Bristol-Myers Squibb Co.’s (BMY) “string of pearls” strategy of acquisitions and partnerships will remain in place even after the loss of the executive who was most responsible for implementing it, the drugmaker said.
Jeremy Levin, 58, Bristol’s senior vice president of strategy, alliances and transactions, left the New York-based drugmaker yesterday to become chief executive officer of Teva Pharmaceutical Industries Ltd. (TEVA), the Petach Tikva, Israel-based company said today in a statement.
For the time being, Bristol CEO Lamberto Andreotti will share the duties of Levin’s former job with Chief Scientific Officer Elliott Sigal, who has held similar responsibilities, Jennifer Mauer, a Bristol spokeswoman, said today. Whoever gets the job has big shoes to fill, said Mark Schoenebaum, an analyst at International Strategy & Investment Group.
“A lot of companies say they want to acquire and license stuff, but I can’t think of a company that’s done it as successfully as Bristol,” Schoenebaum, based in New York, said in a telephone interview. Levin “is thought of as the number one person in business development.”
Levin had been with Bristol since 2007, around the time when now-Chairman James Cornelius, as CEO, implemented a strategy involving small- and mid-size acquisitions and partnerships that Cornelius said then would develop into a “string of pearls” for the company.
The plan was created as a way to diversify the company’s drug portfolio (BMY) as it was facing revenue decreases from Plavix, a blood thinner with $6.67 billion in 2010 sales, and other top- selling drugs.
The strategy has resulted in 17 transactions, Mauer said, the largest being the acquisition of Medarex in 2009 for $2.3 billion. While Bristol isn’t ready to announce a replacement, the string of pearls strategy remains in place, Mauer said.
“We have a very strong and experienced team, and business development remains a priority,” Mauer said by telephone. “There is no change in our string of pearls strategy.”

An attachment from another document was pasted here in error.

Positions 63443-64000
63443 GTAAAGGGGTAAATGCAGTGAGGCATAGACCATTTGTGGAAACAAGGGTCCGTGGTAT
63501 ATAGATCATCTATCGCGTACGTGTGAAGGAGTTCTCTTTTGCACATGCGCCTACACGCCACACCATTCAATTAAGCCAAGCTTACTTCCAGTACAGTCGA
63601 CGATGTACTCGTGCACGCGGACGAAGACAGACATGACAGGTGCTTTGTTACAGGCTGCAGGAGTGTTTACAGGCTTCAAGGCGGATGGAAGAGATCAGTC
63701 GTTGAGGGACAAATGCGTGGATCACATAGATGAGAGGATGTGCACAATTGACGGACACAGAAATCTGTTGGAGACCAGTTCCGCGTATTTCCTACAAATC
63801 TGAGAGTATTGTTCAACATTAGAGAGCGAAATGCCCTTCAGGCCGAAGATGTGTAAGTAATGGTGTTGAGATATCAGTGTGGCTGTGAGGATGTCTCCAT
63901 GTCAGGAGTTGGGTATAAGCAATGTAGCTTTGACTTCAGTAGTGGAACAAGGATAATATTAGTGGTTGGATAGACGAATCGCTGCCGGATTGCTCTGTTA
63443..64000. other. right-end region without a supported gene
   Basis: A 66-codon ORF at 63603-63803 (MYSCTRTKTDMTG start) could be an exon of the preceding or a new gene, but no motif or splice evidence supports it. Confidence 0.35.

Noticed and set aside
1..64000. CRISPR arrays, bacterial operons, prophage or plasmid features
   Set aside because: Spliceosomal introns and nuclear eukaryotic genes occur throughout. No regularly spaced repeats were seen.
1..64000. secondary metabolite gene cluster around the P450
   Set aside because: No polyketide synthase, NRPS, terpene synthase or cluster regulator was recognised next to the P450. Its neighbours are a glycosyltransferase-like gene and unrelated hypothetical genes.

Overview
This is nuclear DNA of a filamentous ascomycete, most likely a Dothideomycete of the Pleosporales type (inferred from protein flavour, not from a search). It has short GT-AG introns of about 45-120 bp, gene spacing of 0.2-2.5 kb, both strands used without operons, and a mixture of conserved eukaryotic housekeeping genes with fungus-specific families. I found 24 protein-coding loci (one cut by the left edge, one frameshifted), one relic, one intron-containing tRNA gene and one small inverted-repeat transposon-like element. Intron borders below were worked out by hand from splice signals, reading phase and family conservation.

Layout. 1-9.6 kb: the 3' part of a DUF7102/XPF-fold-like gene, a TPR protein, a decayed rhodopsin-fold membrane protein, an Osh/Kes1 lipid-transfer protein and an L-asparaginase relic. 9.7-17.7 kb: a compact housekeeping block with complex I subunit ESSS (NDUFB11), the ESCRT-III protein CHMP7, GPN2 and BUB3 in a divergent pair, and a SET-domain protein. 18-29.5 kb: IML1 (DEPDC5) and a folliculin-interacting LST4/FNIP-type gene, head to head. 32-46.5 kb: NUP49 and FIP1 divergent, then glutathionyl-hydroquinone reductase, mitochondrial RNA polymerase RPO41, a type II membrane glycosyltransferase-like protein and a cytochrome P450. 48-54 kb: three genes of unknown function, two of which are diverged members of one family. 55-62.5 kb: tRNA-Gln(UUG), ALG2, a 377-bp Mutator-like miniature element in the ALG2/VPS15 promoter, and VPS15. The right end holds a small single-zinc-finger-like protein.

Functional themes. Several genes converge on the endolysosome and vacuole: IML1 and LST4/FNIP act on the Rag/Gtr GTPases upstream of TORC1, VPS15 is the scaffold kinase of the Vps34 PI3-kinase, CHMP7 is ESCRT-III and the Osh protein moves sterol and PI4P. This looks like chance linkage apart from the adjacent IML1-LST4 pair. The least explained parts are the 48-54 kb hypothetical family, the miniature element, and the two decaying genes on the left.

More recently Levin was implementing an initiative Bristol had dubbed its “Oyster Strategy.” Under that plan, the company handed off compounds it probably wouldn’t have developed itself to drugmakers in emerging markets, with agreements to split the sales should the products eventually get approved.
‘Engine of Innovation’
That strategy was planned to “create an engine of innovation” in developing countries, Levin said in a telephone interview last month. If the companies were successful in developing the compounds, “we’ll position ourselves as partners of choice,” he said.
Ron Cohen, CEO of Acorda Theraputics Inc., said that Levin has spent years as an investor, biotech company CEO and then at Bristol developing close, personal relationships across the industry that will be hard for anybody replicate.
Cohen met Levin in 1994, after both had gone after a job at Cadus Pharmaceuticals Corp., a biotechnology company now known as Cadus Corp., he said. Cohen thought he’d gotten the role. In fact, Levin wound up with the job, Cohen said by telephone.
They have remained friendly, Cohen said, and are part of a group of just over a dozen biotechnology executives and friends who meet at least once a year for dinner.
“He’s one of the most trustworthy people I’ve ever met,” Cohen said. “If you’re talking about doing deals with someone, you want to do deals with somebody who’s smart and you can trust. He brings that to the table in spades.”
Cohen said Teva may have turned to Levin “to take the company in new directions. He’s incredibly imaginative and very creative about how to grow a business with partnerships and deals.”
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